Natalya Romaniw, Kátya Kabanová, Grange Park

June 30, 2024 by


Grange Park Opera

From the powerhouse of a season, it would again seem Grange Park Opera is the place to hear our very finest Welsh singers, and Swansea-born Natalya Romaniw as Kátya Kabanová is the perfect example.

Add to that Sir Bryn Terfel in the double bill of Aleko and Gianni Schicchi and it would be no surprise if lovers of Welsh singers just decamped to Surrey for the season.

It would be wrong to say this is a one-person opera, but the success relies so much on the vocal strength and beauty, dramatic abilities and conviction of the soprano singing Kátya. If there is a better Kátya currently singing the role in Britain I am yet to hear it. Here Romaniw is a dramatic soprano par excellence, but she is also a fine exponent of intimate and intricate character presentation, sympathetic to her role, rich in pathos but always on the right side of melodrama.

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Susan Bullock, Adrian Thompson and Natalya Romaniw

She performs the frustrated, caged young woman who escapes her domestic prison only to be wracked with guilt and finally commits suicide in a dark, controlling but also hypocritical moral-religious community with utter conviction.

The vehicle for the drama is a David Alden production which is at best a relatively blank canvas on which the artists can perform unhindered of any director interference. Much of the action is on a simple sloping stage from designer Hannah Postlethwaite presumably as they are all about to slide into the abyss let alone the river, and similarly the Czech word východ (exit, gate) dominates. The usual trope of large shadows towering over the characters is employed by lighting designer Tim Mitchell and some sort of light/video suggests the waters of the Volga, the stormy clouds, and of course a massive lightning storm.  We also have a ruined church with a massive crucifix that is lowered to the floor which is what appears to be Last Judgement allegorical paintings.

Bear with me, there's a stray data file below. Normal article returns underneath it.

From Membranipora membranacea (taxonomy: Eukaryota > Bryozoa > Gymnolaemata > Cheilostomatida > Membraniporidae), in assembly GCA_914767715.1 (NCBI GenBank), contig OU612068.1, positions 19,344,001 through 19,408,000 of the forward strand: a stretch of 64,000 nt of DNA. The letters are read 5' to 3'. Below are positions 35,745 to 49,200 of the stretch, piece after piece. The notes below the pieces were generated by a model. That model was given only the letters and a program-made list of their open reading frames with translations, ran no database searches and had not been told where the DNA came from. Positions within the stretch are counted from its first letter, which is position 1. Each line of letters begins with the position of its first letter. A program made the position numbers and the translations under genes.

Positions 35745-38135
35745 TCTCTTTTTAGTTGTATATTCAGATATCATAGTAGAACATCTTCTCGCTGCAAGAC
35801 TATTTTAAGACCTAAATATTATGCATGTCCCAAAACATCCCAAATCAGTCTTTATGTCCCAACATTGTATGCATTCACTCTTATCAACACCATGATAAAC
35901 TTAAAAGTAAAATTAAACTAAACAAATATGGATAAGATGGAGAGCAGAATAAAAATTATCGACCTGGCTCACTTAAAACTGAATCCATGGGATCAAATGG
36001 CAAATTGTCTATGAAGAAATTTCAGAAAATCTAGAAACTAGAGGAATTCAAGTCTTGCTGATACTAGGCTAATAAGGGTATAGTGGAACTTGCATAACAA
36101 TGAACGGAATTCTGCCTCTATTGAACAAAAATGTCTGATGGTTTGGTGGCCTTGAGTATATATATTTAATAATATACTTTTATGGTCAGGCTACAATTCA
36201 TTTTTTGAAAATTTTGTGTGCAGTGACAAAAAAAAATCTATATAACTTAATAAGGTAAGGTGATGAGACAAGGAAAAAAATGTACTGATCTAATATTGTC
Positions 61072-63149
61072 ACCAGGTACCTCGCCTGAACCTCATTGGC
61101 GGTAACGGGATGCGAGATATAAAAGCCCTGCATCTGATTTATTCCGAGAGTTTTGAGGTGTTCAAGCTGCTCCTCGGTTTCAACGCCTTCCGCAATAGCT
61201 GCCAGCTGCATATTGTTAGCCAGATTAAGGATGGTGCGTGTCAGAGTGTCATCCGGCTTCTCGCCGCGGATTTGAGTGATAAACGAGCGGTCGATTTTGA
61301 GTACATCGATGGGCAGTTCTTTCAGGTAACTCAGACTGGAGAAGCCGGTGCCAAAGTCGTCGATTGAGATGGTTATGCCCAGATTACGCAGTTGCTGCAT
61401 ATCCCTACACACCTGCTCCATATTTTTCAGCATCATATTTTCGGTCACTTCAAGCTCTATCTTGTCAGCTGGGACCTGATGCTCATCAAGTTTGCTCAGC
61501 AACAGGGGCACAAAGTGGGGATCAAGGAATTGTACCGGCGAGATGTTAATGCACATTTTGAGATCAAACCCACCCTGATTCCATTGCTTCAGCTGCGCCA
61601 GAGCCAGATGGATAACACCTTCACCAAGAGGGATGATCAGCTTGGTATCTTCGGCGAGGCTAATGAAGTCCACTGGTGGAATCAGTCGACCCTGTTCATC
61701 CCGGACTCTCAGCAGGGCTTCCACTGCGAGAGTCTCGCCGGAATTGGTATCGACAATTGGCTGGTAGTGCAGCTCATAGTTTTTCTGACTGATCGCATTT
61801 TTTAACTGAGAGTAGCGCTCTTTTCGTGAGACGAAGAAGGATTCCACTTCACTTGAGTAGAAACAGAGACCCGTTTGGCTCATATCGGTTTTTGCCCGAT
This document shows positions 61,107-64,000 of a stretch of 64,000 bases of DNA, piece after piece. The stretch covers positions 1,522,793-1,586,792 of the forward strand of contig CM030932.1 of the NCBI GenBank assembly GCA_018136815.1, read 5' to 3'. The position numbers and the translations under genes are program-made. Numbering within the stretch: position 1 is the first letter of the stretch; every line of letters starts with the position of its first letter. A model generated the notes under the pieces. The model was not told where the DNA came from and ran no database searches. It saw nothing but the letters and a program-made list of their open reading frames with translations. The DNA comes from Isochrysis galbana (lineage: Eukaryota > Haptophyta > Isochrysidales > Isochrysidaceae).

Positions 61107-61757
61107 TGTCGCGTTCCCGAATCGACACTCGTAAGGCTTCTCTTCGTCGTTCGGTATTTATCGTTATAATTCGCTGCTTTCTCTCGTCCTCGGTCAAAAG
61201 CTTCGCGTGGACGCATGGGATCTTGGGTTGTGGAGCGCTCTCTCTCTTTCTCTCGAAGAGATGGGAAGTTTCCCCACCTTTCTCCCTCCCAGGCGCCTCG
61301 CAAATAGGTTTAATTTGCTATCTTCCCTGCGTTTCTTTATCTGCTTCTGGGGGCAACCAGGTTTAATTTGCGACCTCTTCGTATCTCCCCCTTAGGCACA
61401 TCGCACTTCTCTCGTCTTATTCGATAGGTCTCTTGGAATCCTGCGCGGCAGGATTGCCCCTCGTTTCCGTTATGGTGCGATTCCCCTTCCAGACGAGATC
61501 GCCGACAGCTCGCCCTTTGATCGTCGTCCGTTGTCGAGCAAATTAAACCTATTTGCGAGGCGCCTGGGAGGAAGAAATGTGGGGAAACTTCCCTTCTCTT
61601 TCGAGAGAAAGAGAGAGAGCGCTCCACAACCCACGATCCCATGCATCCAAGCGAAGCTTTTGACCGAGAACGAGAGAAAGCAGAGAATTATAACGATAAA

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Natalya Romaniw

Conducted by Stephen Barlow, the Gascoigne Orchestra is in majestic form with Janácek, bringing out the full beauty and various moods and subtleties of the score. Yes, Romaniw is a powerful singer but in the intimate Grange Park auditorium, she and the orchestra work together well. Similar, we have a strong Boris, her seducer, from the tenor Thomas Atkins who has the voice and physical presence to be a convincing outlet for Kátya’s emotional and, clearly from this production, physical needs.

In contrast to our serious Kátya we have a charmingly bright and cheery Varvara from Katie Bray who finds her own fun with the appealing Vanya from the easeful tenor of Ben Hulett.

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Natalya Romaniw and Thomas Atkins

There is wonderful character acting and singing from Clive Bailey as Dikój and Susan Bullock as the ice-cold mother, Kabanicha. Ice cold, that is, until the drink kicks in and behind closed doors she and Dikój demonstrate their hypocrisy and the domineering Kabanicha transforms into a cane wielding dominatrix as the curtains close. As Tichon, Adrian Thompson sings a pathetic husband to Kátya and, after her death, returns to his mother’s complete control, having never really escaped it.

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Ben Hulett and Katie Bray

Ultimately, this is a disturbing psychological drama that requires a soprano of exceptional ability with this genre of the Slavic soul. No wonder Romaniw called her Chandos album Arion: Voyage of a Slavic Soul.

Until 12 July.

Main image: Natalya Romaniw

Bryn Terfel double bill at Grange Park Opera

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